Brain metastases are a common complication of cancer, with a dismal prognosis. There is a limited understanding of the oncogenic alterations harbored by brain metastases and whether these are shared with their primary tumors or other metastatic sites.
The objectives of the Central Nervous System Metastasis Center are to:
- identify novel therapeutic targets through comprehensive molecular characterization
- functionally characterize candidate drivers through in vitro and in vivo models of metastasis
- accelerate the application of our scientific findings to the clinical setting
We are comprehensively characterizing the tumor and immune microenvironment of brain metastases to understand how they evolve in the CNS. We have demonstrated that brain metastases harbor clinically actionable drivers not detected in the primary tumors (Brastianos, Carter et al. Cancer Discovery 2015). We are evaluating the roles of these genetic alterations using various assays of metastasis (Shih, Nayyar et al. Nature Genetics 2020) and inhibiting pathways commonly altered in brain metastases with novel therapies. In addition, using single-cell RNA sequencing, we are characterizing the dynamic changes in immune microenvironment during treatment (Prakadan et al. Nature Communications 2021). Based on the work in the lab, we have now initiated a national genomically guided brain metastasis trial (A071701). Our hope is that the findings from our genomic and functional investigations will allow us to develop more rational therapeutic approaches for this disease.
Brastianos PK et al. BRAF-MEK Inhibition in Newly Diagnosed Papillary Craniopharyngiomas. N Engl J Med. 2023 Jul 13;389(2):118-126.
Alvarez-Breckenridge C, .. Brastianos PK**, Carter SL.** Microenvironmental landscape of human melanoma brain metastases in response to immune checkpoint inhibition. Cancer Immunol Res. 2022 Jun 15:canimm.CIR-21-0870-E.2021.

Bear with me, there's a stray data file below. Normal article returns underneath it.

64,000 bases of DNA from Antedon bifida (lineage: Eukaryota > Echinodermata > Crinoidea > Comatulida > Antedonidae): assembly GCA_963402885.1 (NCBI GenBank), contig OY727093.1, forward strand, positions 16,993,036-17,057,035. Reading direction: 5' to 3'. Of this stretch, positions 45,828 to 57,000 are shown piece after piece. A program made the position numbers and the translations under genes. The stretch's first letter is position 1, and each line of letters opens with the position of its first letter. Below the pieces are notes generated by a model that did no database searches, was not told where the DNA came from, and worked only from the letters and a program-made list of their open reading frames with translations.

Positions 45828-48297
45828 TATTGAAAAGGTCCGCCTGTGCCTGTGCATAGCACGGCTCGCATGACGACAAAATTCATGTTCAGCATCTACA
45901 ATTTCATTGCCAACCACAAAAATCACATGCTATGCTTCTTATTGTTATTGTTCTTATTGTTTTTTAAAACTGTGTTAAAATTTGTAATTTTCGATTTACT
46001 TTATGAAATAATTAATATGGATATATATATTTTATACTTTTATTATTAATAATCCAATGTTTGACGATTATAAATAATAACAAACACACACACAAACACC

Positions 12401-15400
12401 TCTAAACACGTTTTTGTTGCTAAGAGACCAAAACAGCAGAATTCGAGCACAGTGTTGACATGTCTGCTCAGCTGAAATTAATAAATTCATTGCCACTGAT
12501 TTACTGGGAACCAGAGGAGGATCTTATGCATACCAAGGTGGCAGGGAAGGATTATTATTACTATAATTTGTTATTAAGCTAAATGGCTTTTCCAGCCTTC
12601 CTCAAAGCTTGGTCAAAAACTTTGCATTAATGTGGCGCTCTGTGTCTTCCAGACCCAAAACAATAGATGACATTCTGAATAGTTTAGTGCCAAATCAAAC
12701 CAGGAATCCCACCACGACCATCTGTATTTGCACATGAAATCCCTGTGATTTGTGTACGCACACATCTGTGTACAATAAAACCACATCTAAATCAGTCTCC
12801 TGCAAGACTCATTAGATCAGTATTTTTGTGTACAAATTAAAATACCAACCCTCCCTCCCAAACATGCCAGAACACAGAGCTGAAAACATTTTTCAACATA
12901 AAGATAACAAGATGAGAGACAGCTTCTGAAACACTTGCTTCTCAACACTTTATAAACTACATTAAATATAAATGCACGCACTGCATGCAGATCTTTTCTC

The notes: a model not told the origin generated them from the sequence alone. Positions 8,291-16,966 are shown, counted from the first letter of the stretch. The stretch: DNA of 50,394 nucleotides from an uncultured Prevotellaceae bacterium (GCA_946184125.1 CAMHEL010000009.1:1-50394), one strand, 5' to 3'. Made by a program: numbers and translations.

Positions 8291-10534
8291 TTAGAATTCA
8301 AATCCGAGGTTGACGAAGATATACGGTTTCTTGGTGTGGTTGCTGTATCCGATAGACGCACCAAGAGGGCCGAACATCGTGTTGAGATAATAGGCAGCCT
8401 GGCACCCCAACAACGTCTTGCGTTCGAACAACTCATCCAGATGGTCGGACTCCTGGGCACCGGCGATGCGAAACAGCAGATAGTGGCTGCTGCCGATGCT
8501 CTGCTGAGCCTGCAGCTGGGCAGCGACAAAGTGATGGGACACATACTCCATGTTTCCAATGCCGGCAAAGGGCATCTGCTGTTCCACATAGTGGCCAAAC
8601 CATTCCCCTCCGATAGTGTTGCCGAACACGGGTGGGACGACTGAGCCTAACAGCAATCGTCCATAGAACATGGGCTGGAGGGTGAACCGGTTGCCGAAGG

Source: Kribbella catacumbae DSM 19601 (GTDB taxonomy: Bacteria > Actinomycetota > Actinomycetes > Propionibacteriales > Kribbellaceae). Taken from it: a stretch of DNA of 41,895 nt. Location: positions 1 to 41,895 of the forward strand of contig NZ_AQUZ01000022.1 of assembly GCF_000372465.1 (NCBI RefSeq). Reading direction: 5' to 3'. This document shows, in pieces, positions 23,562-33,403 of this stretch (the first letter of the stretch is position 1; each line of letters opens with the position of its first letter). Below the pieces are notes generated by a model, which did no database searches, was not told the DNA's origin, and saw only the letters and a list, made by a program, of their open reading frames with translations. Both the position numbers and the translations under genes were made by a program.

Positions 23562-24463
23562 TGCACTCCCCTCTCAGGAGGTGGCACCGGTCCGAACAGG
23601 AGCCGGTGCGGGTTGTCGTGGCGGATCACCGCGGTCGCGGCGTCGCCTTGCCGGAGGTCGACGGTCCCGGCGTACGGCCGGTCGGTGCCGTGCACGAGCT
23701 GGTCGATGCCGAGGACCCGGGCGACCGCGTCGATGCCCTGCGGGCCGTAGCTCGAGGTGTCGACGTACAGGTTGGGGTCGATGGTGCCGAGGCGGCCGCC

Prakadan SM, Alvarez-Breckenridge C.A., Markson SC, … Carter SL**, Brastianos PK**, Shalek AK**. Genomic and transcriptomic correlates of immunotherapy response within the tumor microenvironment of leptomeningeal metastases. Nat Commun. 2021 Oct 12;12(1):5955
Brastianos PK*, Kim AE*, et al. Palbociclib demonstrates intracranial activity in progressive brain metastases harboring cyclin-dependent kinase pathway alterations. Nature Cancer. 2021; May;2 (5):498-502.
Shih DJH, Nayyar N, Bihun I, Dagogo-Jack I, Gill CM, Aquilanti E, Bertalan M, Kaplan A, D'Andrea MR, Chukwueke U, Ippen FM, Alvarez-Breckenridge C, Camarda ND, Lastrapes M, McCabe D, Kuter B, Kaufman B, Strickland MR, Martinez-Gutierrez JC, Nagabhushan D, De Sauvage M, White MD, Castro BA, Hoang K, Kaneb A, Batchelor ED, Paek SH, Park SH, Martinez-Lage M, Berghoff AS, Merrill P, Gerstner ER, Batchelor TT, Frosch MP, Frazier RP, Borger DR, Iafrate AJ, Johnson BE, Santagata S, Preusser M, Cahill DP, Carter SL*, Brastianos PK*. Genomic characterization of human brain metastases identifies drivers of metastatic lung adenocarcinoma. Nat Genet. 2020 Apr;52(4):371-377.
Representative phylogenetic tree of a primary tumor and 2 anatomically distinct brain metastases. Different regions of the brain metastases shared the same amplifications in CCNE1, AKT2, CDK6, MET and MYC, which were not present in the primary tumor biopsy.
Learn more about the people working in our lab.
- Department of Medicine
- Ashish Dahal
- Nazanin Ijad
- Albert Kim, MD
- Braxton Marion
- Naina Murthy
- Naema Nayyar, PhD
- Elizabeth (Tatie) Summers
- Consuelo Torrini, PhD
- Erika Yamazawa, MD, PhD